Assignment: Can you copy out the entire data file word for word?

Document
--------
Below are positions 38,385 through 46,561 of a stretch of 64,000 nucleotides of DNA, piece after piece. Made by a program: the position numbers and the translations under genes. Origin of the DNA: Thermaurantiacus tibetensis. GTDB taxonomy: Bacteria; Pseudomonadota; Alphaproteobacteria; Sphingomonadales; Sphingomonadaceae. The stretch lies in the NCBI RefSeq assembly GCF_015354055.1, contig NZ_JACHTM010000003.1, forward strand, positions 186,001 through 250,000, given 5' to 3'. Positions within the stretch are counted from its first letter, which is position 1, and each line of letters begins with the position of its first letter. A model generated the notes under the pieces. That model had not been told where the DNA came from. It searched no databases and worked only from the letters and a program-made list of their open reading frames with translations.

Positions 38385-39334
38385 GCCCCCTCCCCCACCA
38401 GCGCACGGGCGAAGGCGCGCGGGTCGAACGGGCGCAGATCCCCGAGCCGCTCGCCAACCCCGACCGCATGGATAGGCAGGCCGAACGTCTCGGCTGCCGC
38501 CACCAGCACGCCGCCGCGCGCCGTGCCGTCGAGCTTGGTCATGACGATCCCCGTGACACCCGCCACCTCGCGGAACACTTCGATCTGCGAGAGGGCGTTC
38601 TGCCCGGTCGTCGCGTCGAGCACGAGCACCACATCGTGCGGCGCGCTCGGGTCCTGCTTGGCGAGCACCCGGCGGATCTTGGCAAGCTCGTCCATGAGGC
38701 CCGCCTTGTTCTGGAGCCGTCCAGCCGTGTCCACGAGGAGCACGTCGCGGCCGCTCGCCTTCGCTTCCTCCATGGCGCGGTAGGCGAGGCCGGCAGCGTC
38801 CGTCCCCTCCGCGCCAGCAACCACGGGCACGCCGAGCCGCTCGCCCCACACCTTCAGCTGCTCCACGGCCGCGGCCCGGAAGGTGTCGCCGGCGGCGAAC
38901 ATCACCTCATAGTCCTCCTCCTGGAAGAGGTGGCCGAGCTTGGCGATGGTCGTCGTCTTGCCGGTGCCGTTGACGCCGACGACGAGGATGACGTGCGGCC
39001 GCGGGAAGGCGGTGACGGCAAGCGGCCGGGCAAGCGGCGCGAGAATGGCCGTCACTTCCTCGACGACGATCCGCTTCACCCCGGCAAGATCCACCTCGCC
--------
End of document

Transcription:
Below are positions 38,385 through 46,561 of a stretch of 64,000 nucleotides of DNA, piece after piece. Made by a program: the position numbers and the translations under genes. Origin of the DNA: Thermaurantiacus tibetensis. GTDB taxonomy: Bacteria; Pseudomonadota; Alphaproteobacteria; Sphingomonadales; Sphingomonadaceae. The stretch lies in the NCBI RefSeq assembly GCF_015354055.1, contig NZ_JACHTM010000003.1, forward strand, positions 186,001 through 250,000, given 5' to 3'. Positions within the stretch are counted from its first letter, which is position 1, and each line of letters begins with the position of its first letter. A model generated the notes under the pieces. That model had not been told where the DNA came from. It searched no databases and worked only from the letters and a program-made list of their open reading frames with translations.

Positions 38385-39334
38385 GCCCCCTCCCCCACCA
38401 GCGCACGGGCGAAGGCGCGCGGGTCGAACGGGCGCAGATCCCCGAGCCGCTCGCCAACCCCGACCGCATGGATAGGCAGGCCGAACGTCTCGGCTGCCGC
38501 CACCAGCACGCCGCCGCGCGCCGTGCCGTCGAGCTTGGTCATGACGATCCCCGTGACACCCGCCACCTCGCGGAACACTTCGATCTGCGAGAGGGCGTTC
38601 TGCCCGGTCGTCGCGTCGAGCACGAGCACCACATCGTGCGGCGCGCTCGGGTCCTGCTTGGCGAGCACCCGGCGGATCTTGGCAAGCTCGTCCATGAGGC
38701 CCGCCTTGTTCTGGAGCCGTCCAGCCGTGTCCACGAGGAGCACGTCGCGGCCGCTCGCCTTCGCTTCCTCCATGGCGCGGTAGGCGAGGCCGGCAGCGTC
38801 CGTCCCCTCCGCGCCAGCAACCACGGGCACGCCGAGCCGCTCGCCCCACACCTTCAGCTGCTCCACGGCCGCGGCCCGGAAGGTGTCGCCGGCGGCGAAC
38901 ATCACCTCATAGTCCTCCTCCTGGAAGAGGTGGCCGAGCTTGGCGATGGTCGTCGTCTTGCCGGTGCCGTTGACGCCGACGACGAGGATGACGTGCGGCC
39001 GCGGGAAGGCGGTGACGGCAAGCGGCCGGGCAAGCGGCGCGAGAATGGCCGTCACTTCCTCGACGACGATCCGCTTCACCCCGGCAAGATCCACCTCGCC